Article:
What does Isaiah 21:9 mean?
ESV: And behold, here come riders, horsemen in pairs!” And he answered, “Fallen, fallen is Babylon; and all the carved images of her gods he has shattered to the ground.”
NIV: Look, here comes a man in a chariot with a team of horses. And he gives back the answer: 'Babylon has fallen, has fallen! All the images of its gods lie shattered on the ground!''
NASB: Now behold, here comes a troop of riders, horsemen in pairs.' And one said, 'Fallen, fallen is Babylon; And all the images of her gods are shattered on the ground.'
CSB: Look, riders come -- horsemen in pairs." And he answered, saying, "Babylon has fallen, has fallen. All the images of her gods have been shattered on the ground."
NLT: Now at last — look! Here comes a man in a chariot with a pair of horses!' Then the watchman said, 'Babylon is fallen, fallen! All the idols of Babylon lie broken on the ground!'
KJV: And, behold, here cometh a chariot of men, with a couple of horsemen. And he answered and said, Babylon is fallen, is fallen; and all the graven images of her gods he hath broken unto the ground.
Verse Commentary:
Day and night Isaiah has faithfully occupied the watchtower. He is looking into the distance to see when the riders will come. Scholars for the most part assume this takes place during his vision from the Lord. In this vision he is watching and waiting for the enemy to ride up to Babylon's walls to begin the attack. Some commentators speculate that Isaiah may be calling out from Jerusalem's walls instead, looking for riders to approach with news from the battle for Babylon (Isaiah 21:6–8).

In either interpretation, the horse riders have arrived, riding in pairs. Isaiah has either seen in his vision or received the news that Babylon has fallen. He adds that all the carved images of their gods have been shattered as well.

Many commentators believe Isaiah's prophecy is about Sennacherib's utter destruction of Babylon in 689 BC. For many years prior, Babylon's ruler Merodach-Baladan had resisted Assyria's attempts to put down his rebellion. Assyria was particularly determined to crush these rebellions, because Babylon's strength inspired revolts by cities and states around the region. Finally, Sennacherib succeeded in first laying siege to Babylon and then breaching its walls. We know from his own annals that he unleashed soldiers to fully obliterate the city. They killed all the inhabitants and smashed all the gods and idols—apart from the two they carried off with them. The Assyrians even rerouted the river to flow through the town and destroy its foundations.

In the end, though, it is the Lord who brought down Babylon. Sennacherib was just a tool of the Lord God. Assyria's defeat of Babylon destroyed the hope of many nations that Babylon would save them that threat. Many in Judah shared that hope, but the Lord didn't want His people to trust in other nations or their to rescue them.

Many years later, John's vision, recorded in Revelation 14:8, echoes Isaiah's words. This adds a prophecy about the fall of another Babylon. John hears an angel say, "Fallen, fallen is Babylon the great, she who made all nations drink the wine of the passion of her sexual immorality." That future Babylon will also come crashing down by the Lord's hand. God's people will see they don't need such worldly kingdoms to survive. They, as well as all of us, need only the Lord to save us.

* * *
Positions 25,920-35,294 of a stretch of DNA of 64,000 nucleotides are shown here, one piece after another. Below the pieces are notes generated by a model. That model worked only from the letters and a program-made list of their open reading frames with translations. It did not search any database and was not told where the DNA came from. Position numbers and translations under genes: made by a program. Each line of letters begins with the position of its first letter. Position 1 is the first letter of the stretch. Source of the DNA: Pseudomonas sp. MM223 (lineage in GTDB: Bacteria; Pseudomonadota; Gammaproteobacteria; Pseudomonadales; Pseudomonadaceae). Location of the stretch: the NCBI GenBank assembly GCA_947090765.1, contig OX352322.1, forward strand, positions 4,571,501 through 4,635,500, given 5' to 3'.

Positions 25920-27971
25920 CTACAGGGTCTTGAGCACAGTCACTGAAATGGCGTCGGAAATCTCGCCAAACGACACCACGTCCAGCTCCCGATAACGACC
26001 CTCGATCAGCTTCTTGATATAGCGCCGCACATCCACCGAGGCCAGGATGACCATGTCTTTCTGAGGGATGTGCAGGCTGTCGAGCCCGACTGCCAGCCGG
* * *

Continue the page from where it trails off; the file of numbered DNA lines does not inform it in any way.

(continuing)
Verse Context:
Chapter 21:1–10 contains Isaiah's prophecy against Babylon. God sends Isaiah a fierce vision which causes him great physical suffering and emotional terror. His heart falters, and his body trembles at what he witnesses. Isaiah calls the leaders to prepare for battle. He obeys the Lord's call for a watchman, taking his post on the tower until the riders come. When they arrive, the prophet announces that Babylon is fallen and her gods have all been smashed.
Chapter Summary:
This chapter delivers oracles against three people groups. Isaiah is terrified to the point of physical pain by the vision he sees. God reveals the terrible things coming for Babylon. Isaiah answers the Lord's call to be a watchman. When he sees the arrival of riders approaching the city, he announces that Babylon has fallen. The oracle against Dumah presents a question from an Edomite with an unsatisfying answer. The oracle against Arabia pictures starving refugees that must be fed and declares that the warriors of Kedar will be nearly wiped out within a year.
Chapter Context:
Earlier chapters included prophecies about nations such as Aram, Egypt, and Cush. Chapter 21 presents three more oracles against Israel's regional neighbors. What Isaiah sees is so horrific that he suffers intense physical pain just from watching. He answers the call to be a watchman, eventually announcing that Babylon has fallen. An oracle against Dumah provides no real answer to the question of how long the night of suffering will continue for Edom. Arabia, too, will suffer at the hand of powerful regional forces. Next is a prophecy about Jerusalem.
Book Summary:
Isaiah is among the most important prophetic books in the entire Bible. The first segment details God's impending judgment against ancient peoples for sin and idolatry (Isaiah 1—35). The second part of Isaiah briefly explains a failed assault on Jerusalem during the rule of Hezekiah (Isaiah 36—39). The final chapters predict Israel's rescue from Babylonian captivity (Isaiah 40—48), the promised Messiah (Isaiah 49—57), and the final glory of Jerusalem and God's people (Isaiah 58—66).
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